CAIRO – An Egyptian court on Monday convicted a prominent human rights defender and lawyer for spreading false news and insulting a government authority, adding another name to a growing list of activists, journalists and dissidents the state has aggressively targeted and sought to silence for years.
The sentence imposed on the lawyer, Hossam Bahgat, was relatively modest, but the prosecution was only the latest chapter in a legal odyssey that brought him to ruin. It all started more than five years ago, when authorities opened an investigation into his activities and subjected him to an unlimited travel ban which he says crippled his career and plunged him into depression.
On Monday, Mr Bahgat was sentenced to jail and a fine of around $ 650 – a result that experts said seemed calculated to serve two purposes: a guilty verdict that would intimidate opponents of the government while simultaneously presenting a more reasonable face to the public abroad by not imprisoning them.
“It’s getting harder, it’s not getting easier,” Bahgat said as he walked out of the courthouse. “They think they can change the rhetoric and leave it all as it is. And so far it is working.
As the host of a major global climate summit next year, COP27, the country’s President Abdel Fattah al-Sisi is showing signs of growing awareness of world opinion regarding human rights.
But despite appearing in a softer tone, the reality on the ground in Egypt remains grim for critics of his regime.
The conviction of Mr. Bahgat, who heads one of the last independent human rights groups in Egypt, follows a string of convictions with harsher sentences than he received.
In June, Ahmed Samir Santawy, an Egyptian researcher and graduate student in anthropology in Vienna, detained during a visit to Egypt and questioned about anti-government publications he had posted on social media, was sentenced to four years in prison for spreading false news.
And this month, five activists and politicians, including a former Member of Parliament, were sentenced to three to five years in prison, also for spreading fake news and using their social media accounts to undermine national security.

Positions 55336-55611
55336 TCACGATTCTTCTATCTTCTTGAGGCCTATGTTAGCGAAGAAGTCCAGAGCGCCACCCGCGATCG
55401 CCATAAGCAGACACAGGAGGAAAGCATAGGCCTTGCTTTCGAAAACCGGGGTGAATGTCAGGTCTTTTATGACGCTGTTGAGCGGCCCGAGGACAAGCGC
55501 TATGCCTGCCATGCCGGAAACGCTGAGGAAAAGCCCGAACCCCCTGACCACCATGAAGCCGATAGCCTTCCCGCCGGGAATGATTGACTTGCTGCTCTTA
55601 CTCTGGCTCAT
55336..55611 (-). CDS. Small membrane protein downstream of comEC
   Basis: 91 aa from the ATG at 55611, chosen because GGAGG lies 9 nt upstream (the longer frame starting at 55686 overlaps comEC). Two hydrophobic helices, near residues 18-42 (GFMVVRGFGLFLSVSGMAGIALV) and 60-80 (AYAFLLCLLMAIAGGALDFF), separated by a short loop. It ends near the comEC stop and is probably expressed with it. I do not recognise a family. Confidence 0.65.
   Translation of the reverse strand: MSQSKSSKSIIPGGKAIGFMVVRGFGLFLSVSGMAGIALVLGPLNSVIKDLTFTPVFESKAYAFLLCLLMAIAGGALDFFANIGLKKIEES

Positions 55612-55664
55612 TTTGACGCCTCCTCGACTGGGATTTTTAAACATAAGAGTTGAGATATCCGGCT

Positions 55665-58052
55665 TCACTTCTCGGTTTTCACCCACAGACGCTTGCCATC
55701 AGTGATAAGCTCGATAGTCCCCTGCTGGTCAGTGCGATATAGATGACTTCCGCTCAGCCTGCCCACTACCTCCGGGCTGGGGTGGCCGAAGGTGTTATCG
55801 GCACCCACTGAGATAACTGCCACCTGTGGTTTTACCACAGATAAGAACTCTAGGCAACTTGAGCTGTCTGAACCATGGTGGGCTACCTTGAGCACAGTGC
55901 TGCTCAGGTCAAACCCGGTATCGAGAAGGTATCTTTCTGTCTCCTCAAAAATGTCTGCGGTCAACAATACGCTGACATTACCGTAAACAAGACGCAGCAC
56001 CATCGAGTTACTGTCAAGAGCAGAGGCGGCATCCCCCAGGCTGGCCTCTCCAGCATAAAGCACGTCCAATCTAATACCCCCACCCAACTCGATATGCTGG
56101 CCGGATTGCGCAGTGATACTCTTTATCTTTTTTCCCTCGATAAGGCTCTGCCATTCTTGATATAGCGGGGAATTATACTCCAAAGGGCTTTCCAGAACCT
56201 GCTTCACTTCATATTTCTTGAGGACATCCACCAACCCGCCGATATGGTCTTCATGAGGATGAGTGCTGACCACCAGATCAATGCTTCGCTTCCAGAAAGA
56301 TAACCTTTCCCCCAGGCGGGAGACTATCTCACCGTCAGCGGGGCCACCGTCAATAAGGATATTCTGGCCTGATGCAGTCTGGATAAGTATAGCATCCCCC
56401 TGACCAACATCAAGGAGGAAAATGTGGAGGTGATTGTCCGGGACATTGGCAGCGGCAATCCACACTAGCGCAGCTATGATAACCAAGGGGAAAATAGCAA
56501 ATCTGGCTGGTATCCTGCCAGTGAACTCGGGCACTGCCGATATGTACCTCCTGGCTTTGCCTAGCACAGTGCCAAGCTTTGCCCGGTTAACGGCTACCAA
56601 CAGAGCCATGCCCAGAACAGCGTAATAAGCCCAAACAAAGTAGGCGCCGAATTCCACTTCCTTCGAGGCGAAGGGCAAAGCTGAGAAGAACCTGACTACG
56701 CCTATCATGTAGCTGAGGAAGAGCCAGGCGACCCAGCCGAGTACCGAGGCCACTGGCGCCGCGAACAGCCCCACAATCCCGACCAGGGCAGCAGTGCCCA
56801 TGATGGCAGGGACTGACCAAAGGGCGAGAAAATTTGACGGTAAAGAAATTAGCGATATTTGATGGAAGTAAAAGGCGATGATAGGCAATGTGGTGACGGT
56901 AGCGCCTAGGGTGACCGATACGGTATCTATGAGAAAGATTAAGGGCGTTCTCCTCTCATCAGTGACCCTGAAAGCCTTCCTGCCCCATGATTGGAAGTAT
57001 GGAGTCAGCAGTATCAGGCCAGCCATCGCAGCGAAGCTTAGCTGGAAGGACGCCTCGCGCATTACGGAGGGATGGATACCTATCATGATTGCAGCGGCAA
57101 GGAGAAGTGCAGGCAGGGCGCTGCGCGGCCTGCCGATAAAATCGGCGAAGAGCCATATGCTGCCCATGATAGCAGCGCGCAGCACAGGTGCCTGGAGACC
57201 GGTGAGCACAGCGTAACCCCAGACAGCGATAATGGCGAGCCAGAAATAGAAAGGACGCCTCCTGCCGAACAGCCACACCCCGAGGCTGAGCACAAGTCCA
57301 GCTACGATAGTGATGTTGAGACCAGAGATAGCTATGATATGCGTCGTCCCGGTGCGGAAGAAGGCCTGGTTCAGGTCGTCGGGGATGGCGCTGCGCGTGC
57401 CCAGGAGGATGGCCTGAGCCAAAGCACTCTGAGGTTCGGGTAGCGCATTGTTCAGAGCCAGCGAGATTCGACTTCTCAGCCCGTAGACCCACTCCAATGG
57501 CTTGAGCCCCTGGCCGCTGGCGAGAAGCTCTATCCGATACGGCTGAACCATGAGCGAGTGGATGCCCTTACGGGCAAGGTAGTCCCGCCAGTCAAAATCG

Further trials of other researchers, activists and bloggers are expected in the coming weeks.
Rights groups estimate that tens of thousands of dissidents incarcerated in recent years, many without trial, are still languishing in Egyptian prisons.
The continued trials and imprisonments of activists underscore the increasingly authoritarian leadership taken by the country under the leadership of Mr. el-Sisi, who became president in 2014.
“I see darkness,” said Mohamed Anwar Sadat, former head of the human rights committee in parliament, which recently played an informal mediating role between civil society groups and the state. “We thought the trial would put a better end to these cases and serve as a way out of the crisis, but we are in shock.”
Last year, Mr. Bahgat, founder and executive director of the Egyptian Human Rights Initiative, was on trial under a cybercrime law for a Twitter post accusing a government official who had chaired the electoral authority for overseeing a fraudulent parliamentary election. The official was a judge who had passed away.
Monday’s sentencing came shortly after Mr Sisi made several announcements that appeared to suggest the state would loosen its grip on political opposition and free speech.
In September, he said Egypt would honor all “its obligations to human rights and fundamental freedoms.” And in October, he declared the end of a four-year state of emergency that had given the government and its security forces sweeping powers to crush dissent and detain citizens.
The announcements had raised some hope in Egypt that the country could adopt a more tolerant approach that would allow civil society groups to operate without police harassment or the continued threat of detention. Skeptics, however, pointed to the introduction of other laws that strengthened the grip of the authoritarian government, and dismissed Mr Sisi’s assurances as hollow, made to fend off criticism from the West.
“This speech seemed to signal an opening, but the reality shows the opposite,” said Khaled Ali, a former politician and lawyer who represents some of the activists still on trial. “It’s a huge contradiction.
Tackling Mr Bahgat, critics said, is the latest evidence of a state unwilling to give up its efforts to crush free speech and political opposition, often in the name of maintaining order and stability in a conflict-ridden region. .
US Secretary of State Antony J. Blinken said there were “issues of concern” in Egypt ahead of bilateral talks that took place earlier this month.
“Making tangible and lasting improvements in human rights is also essential to strengthen our bilateral relations,” Blinken said, highlighting the issues he planned to discuss with his Egyptian counterpart at the meetings. First on the list, and before human rights, was regional stability.
Mr. Bahgat is still involved in a separate criminal case against a number of non-governmental organizations and dozens of their members whom authorities have accused of illegally receiving foreign funds. He was investigated in 2016 and has since been banned from travel and his assets have been frozen.
Ahead of Monday’s verdict, 46 human rights organizations, including Human Rights Watch and Amnesty International, issued a statement calling on Egypt to “stop the harassment and persecution” of Mr. Bahgat.
“This represents the unprecedented state of oppression in which we live,” said Nasser Amin, former member of the National Human Rights Council. “There are no practical or realistic measures that indicate a real intention or desire to improve the human rights situation in Egypt. “